The Soil Conservation Service (SCS) was created in the U.S. Department of Agriculture (USDA) by an act of Congress on April 27, 1935. However, an earlier date, September 19, 1933 should not pass without recognition. That date marks the selection of Hugh Hammond Bennett as the director of the Soil Erosion Service (SES), predecessor to SCS.1 Creation of the Soil Erosion Service was critical to the future of Federal soil conservation activities, the history of SCS, and Bennett’s recognition as the “father of soil conservation.”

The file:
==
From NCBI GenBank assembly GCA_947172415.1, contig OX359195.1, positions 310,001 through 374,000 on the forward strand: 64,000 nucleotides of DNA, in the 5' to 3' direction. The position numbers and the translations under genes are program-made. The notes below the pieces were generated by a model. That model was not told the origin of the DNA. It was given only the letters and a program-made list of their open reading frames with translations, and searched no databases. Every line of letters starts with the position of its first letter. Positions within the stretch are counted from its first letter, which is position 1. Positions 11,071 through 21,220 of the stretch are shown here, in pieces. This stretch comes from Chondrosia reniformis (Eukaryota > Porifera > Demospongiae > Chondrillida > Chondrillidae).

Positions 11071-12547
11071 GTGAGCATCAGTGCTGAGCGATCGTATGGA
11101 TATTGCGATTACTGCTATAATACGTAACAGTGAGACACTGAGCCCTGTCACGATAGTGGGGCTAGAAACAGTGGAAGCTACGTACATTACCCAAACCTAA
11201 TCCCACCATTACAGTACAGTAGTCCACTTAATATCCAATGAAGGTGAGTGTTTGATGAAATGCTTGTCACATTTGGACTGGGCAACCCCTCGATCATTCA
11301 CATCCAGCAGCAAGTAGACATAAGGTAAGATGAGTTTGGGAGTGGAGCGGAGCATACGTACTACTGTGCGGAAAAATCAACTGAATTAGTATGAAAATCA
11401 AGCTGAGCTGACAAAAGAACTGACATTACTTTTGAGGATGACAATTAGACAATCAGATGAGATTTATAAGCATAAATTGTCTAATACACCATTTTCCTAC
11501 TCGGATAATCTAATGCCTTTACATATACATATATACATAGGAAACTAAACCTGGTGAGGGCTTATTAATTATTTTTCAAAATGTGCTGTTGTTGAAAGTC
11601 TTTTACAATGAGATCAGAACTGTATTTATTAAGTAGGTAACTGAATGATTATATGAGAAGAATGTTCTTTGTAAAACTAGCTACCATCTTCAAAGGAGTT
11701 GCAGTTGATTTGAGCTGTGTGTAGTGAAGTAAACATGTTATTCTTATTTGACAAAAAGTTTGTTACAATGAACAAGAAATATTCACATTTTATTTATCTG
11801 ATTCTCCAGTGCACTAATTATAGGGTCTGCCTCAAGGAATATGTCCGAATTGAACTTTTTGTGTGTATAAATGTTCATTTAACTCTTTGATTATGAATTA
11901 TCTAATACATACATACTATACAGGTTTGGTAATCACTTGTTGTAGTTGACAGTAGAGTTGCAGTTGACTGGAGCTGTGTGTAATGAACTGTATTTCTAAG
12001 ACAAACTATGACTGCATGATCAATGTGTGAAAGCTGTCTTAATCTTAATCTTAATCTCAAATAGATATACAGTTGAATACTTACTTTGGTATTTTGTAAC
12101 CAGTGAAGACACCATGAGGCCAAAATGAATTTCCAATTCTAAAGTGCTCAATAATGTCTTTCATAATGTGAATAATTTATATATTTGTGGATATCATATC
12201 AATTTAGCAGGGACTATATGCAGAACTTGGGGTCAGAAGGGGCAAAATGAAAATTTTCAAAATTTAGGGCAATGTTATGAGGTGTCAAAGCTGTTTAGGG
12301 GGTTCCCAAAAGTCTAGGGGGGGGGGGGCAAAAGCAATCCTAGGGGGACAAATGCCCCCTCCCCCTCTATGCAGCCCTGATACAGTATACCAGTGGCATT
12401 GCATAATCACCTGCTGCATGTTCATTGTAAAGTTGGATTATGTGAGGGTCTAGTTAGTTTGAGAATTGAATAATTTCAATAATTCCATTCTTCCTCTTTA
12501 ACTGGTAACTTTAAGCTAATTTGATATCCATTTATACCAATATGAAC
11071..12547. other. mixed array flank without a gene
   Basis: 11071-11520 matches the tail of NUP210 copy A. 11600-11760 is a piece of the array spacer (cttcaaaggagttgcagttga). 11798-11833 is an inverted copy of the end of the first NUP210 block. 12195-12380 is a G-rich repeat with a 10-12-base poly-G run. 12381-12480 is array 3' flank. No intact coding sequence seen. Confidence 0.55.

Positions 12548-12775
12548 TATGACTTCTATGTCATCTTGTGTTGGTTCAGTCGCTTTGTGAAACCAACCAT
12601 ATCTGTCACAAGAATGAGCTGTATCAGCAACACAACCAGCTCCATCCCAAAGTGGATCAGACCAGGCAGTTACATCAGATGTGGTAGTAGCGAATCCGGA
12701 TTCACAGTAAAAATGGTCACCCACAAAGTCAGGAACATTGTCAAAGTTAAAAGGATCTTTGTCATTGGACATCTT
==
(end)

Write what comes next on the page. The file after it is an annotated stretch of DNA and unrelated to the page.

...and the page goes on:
This paper discusses Bennett’s USDA career, which made him the logical candidate to lead the Federal soil conservation effort, and recounts the summer of 1933 when the New Deal included soil conservation as a purpose for public works programs. During June to September 1933, several agencies put forth plans to utilize the public works funds to be devoted to soil conservation. It was by no means certain that the architects of the New Deal would favor Bennett’s plan over its competitors. Bennett’s selection as the Director of SES, while logical, was not a foregone conclusion.